Another Year Down The Drain

You know when your smartphone takes you on one of those nostalgic tours through your own photo archives? (Please send your “I don’t own a smartphone” comment to me via First-Class Mail® and I will publish it in 4-6 weeks.) Well, what normal people see is pictures of their friends and family. I, however, get pictures of bikes:

Yes, my phone tells me that it’s been about one (1) year since I took delivery of the American Bicycle Manufacturing M-16 from Classic Cycle:

When I first assembled this bike I did not foresee myself forging a long-lasting relationship with it, and my initial impression of this three decade-old mountain bike was basically, “What the hell were we thinking back then?”

Yet here we are one year later, and after making some simple yet effective changes it’s now become one of my most oft-ridden bikes, go figure:

Sure, some of those changes involve not really using the M-16 as a mountain bike, but it’s important to look past the label and deep into a bike’s soul in order to understand what it truly wants to be.

Or of course you can always force the bike into submission, whatever works for you:

Not only that, but in less than two months it will also be one year since I received my A. Homer Hilsen:

To paraphrase Yakov Smirnoff, sometimes you change a bike, but sometimes a bike changes you. This bike falls squarely in the latter category, and not since I bought my first “real” road bike has a bicycle changed me so completely. I mean it quite literally put a beard on my face!

[If you’re considering a Rivendell, you have been warned.]

Actually, maybe it hasn’t changed me so much as it basically undid all the changes I underwent after buying my first “real” road bike. In this sense I guess Rivendells have the ability to de-Freddify riders in the same way bivalves can remove contaminants from bodies of water.

As for changes to the bike, I’ve made relatively few. In addition to the fancy baggage, I of course installed the Rapid Rise derailleur Grant Petersen sent me not too long after I got the bike, and I’ve been using it ever since:

If you’d told me shortly before I started this blog that one day Grant Petersen would be sending me bike parts in the mail I’d have never believed you–though if you’d told me shortly after I started this blog that in 14 years all I’d have to show for it would be a Rapid Rise derailleur sent to me by Grant Petersen, I’d have told you, yeah, that sounds about right. Either way, together with the Silver friction shifter the derailleur really does Rise Rapidly up the cog when you downshift, and overall the drivetrain is in every way as refined in feel as the modern Dura Ace stuff on my plastic bike, though of course it’s refined in a completely different way. (The Silver/Rapid Rise feels like opening and closing a really high-end Venetian blind, whereas the Dura Ace is more like cooking in a newly-renovated kitchen with expensive drawer hardware.) Also, Rivendell is currently working on a Rapid Rise derailleur, and like every other old technology they bring back, you can expect everyone will laugh at it for it for 10 years, after which it will suddenly become standard equipment on gravel bikes.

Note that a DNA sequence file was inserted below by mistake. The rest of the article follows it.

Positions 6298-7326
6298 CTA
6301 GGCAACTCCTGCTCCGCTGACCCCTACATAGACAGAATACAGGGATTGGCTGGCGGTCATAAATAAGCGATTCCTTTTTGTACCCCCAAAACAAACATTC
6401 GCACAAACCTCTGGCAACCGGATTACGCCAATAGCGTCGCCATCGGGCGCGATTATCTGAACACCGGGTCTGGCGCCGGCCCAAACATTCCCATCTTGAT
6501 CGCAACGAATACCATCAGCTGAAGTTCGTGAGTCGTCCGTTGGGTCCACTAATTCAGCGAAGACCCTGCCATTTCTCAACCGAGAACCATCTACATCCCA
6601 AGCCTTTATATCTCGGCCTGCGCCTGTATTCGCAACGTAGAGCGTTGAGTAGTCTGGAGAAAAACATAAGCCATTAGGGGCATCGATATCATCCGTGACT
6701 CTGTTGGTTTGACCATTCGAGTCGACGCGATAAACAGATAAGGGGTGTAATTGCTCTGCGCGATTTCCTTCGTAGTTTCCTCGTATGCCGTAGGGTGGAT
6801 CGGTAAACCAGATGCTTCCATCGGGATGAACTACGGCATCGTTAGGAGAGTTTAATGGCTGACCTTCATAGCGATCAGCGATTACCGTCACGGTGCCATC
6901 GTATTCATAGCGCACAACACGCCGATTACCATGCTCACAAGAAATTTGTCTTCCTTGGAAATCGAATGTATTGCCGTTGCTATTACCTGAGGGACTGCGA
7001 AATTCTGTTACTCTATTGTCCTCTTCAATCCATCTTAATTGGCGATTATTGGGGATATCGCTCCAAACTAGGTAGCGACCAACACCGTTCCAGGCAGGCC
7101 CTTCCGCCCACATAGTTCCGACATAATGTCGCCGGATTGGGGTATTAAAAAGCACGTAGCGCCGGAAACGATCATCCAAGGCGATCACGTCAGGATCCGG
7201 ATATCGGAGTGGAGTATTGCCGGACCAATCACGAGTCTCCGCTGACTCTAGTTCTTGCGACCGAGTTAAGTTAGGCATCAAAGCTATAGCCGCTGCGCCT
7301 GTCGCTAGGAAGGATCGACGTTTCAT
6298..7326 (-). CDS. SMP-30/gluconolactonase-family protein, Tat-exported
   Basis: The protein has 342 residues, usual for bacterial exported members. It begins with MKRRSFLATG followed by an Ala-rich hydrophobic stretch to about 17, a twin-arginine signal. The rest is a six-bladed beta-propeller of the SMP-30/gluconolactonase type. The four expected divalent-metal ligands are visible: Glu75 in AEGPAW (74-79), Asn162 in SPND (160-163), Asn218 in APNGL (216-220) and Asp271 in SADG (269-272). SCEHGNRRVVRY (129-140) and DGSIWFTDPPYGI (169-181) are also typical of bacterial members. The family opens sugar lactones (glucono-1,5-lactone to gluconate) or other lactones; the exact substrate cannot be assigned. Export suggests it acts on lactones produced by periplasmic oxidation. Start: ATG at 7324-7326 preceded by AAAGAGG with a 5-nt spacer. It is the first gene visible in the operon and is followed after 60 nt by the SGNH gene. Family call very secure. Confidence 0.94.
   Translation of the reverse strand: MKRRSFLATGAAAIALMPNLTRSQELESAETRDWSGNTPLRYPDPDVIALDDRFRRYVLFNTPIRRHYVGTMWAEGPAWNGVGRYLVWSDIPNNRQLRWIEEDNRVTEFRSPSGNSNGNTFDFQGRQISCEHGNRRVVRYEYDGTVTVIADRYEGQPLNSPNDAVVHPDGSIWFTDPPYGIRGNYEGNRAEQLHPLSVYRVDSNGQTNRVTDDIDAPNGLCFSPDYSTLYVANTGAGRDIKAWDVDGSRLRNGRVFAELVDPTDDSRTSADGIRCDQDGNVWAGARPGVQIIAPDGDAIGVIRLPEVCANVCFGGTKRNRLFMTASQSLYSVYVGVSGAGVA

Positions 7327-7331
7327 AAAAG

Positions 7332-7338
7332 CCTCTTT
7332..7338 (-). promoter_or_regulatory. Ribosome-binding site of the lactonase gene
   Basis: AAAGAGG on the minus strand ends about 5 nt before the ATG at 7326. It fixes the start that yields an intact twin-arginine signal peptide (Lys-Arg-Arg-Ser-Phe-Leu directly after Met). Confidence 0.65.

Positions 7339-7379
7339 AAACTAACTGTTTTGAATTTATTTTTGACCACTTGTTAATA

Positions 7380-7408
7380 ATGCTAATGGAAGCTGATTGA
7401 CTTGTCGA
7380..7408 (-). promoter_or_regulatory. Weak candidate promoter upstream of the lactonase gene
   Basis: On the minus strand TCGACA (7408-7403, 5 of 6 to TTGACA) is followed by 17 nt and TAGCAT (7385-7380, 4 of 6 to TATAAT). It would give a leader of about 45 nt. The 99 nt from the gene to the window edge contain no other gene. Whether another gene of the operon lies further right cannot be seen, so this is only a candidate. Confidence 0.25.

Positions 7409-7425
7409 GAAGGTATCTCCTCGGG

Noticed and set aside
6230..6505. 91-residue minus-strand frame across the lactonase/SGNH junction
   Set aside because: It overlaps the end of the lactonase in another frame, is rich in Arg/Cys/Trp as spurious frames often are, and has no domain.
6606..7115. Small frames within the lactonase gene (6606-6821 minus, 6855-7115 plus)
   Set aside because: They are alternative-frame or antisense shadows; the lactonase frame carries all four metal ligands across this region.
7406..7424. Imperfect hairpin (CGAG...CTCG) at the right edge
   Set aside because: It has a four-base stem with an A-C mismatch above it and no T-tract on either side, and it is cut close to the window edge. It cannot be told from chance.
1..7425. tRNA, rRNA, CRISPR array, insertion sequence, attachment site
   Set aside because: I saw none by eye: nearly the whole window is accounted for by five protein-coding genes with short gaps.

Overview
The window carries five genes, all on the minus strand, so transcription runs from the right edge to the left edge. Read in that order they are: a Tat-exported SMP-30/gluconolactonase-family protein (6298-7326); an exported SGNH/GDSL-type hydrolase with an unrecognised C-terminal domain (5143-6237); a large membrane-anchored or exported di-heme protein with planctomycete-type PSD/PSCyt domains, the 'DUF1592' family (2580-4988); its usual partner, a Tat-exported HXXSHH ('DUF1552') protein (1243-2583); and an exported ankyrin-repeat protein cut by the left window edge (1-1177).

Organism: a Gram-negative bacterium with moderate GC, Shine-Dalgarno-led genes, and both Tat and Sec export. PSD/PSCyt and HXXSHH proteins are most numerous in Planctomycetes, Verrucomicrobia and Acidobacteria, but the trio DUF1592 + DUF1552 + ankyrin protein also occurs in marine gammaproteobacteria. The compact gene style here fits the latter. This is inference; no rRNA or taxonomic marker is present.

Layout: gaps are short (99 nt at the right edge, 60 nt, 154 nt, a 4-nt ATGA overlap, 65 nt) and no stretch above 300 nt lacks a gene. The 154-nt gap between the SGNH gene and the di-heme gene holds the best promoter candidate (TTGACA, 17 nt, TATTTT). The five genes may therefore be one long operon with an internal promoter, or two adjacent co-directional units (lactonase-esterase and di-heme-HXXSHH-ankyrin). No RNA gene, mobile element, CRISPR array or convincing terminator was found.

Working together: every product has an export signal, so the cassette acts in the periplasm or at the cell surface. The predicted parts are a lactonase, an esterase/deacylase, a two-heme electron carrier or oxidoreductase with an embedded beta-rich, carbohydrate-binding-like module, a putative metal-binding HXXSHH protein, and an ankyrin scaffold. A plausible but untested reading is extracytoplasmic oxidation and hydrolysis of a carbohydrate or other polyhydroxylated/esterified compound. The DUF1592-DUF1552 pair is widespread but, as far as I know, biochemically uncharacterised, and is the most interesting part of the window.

Besides the derailleur, I’ve of course changed the tires, and I continue to be quite pleased with them:

Even if they do have a boringly practical reflective strip instead of an oh-so-fashionable tan sidewall:

Just as I believe acoustics play a disproportionately large role in informing our perception in bicycle ride quality, I also believe tire aesthetics inform how “supple” we think a tire is, and a tan sidewall automatically increases our perceived suppleness factor by at least 10%, even if there’s no actual basis for it.

Someone should do some kind of study.

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